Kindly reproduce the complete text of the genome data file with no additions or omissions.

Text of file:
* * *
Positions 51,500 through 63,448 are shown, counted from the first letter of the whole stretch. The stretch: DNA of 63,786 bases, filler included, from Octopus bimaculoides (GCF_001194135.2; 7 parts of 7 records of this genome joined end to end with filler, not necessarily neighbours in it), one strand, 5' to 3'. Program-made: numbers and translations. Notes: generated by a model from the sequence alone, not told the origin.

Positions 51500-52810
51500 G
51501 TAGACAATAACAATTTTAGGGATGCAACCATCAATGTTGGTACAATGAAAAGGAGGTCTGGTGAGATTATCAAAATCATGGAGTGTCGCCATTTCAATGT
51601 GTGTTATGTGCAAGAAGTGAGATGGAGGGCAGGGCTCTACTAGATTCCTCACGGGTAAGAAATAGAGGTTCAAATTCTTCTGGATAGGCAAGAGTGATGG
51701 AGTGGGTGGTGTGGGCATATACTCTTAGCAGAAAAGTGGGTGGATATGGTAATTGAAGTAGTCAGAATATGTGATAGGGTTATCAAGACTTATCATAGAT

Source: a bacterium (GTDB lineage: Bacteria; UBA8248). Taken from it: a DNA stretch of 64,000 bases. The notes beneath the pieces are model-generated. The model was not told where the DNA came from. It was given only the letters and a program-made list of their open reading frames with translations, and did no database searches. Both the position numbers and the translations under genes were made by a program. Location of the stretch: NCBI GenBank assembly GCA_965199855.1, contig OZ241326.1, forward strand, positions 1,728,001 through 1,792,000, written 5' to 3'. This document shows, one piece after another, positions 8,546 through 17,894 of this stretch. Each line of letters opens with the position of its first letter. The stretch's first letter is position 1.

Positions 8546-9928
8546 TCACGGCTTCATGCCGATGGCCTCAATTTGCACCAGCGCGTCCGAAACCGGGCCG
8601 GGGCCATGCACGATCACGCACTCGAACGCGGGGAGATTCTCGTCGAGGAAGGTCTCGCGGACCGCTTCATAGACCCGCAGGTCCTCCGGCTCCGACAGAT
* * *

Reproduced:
Positions 51,500 through 63,448 are shown, counted from the first letter of the whole stretch. The stretch: DNA of 63,786 bases, filler included, from Octopus bimaculoides (GCF_001194135.2; 7 parts of 7 records of this genome joined end to end with filler, not necessarily neighbours in it), one strand, 5' to 3'. Program-made: numbers and translations. Notes: generated by a model from the sequence alone, not told the origin.

Positions 51500-52810
51500 G
51501 TAGACAATAACAATTTTAGGGATGCAACCATCAATGTTGGTACAATGAAAAGGAGGTCTGGTGAGATTATCAAAATCATGGAGTGTCGCCATTTCAATGT
51601 GTGTTATGTGCAAGAAGTGAGATGGAGGGCAGGGCTCTACTAGATTCCTCACGGGTAAGAAATAGAGGTTCAAATTCTTCTGGATAGGCAAGAGTGATGG
51701 AGTGGGTGGTGTGGGCATATACTCTTAGCAGAAAAGTGGGTGGATATGGTAATTGAAGTAGTCAGAATATGTGATAGGGTTATCAAGACTTATCATAGAT

Source: a bacterium (GTDB lineage: Bacteria; UBA8248). Taken from it: a DNA stretch of 64,000 bases. The notes beneath the pieces are model-generated. The model was not told where the DNA came from. It was given only the letters and a program-made list of their open reading frames with translations, and did no database searches. Both the position numbers and the translations under genes were made by a program. Location of the stretch: NCBI GenBank assembly GCA_965199855.1, contig OZ241326.1, forward strand, positions 1,728,001 through 1,792,000, written 5' to 3'. This document shows, one piece after another, positions 8,546 through 17,894 of this stretch. Each line of letters opens with the position of its first letter. The stretch's first letter is position 1.

Positions 8546-9928
8546 TCACGGCTTCATGCCGATGGCCTCAATTTGCACCAGCGCGTCCGAAACCGGGCCG
8601 GGGCCATGCACGATCACGCACTCGAACGCGGGGAGATTCTCGTCGAGGAAGGTCTCGCGGACCGCTTCATAGACCCGCAGGTCCTCCGGCTCCGACAGAT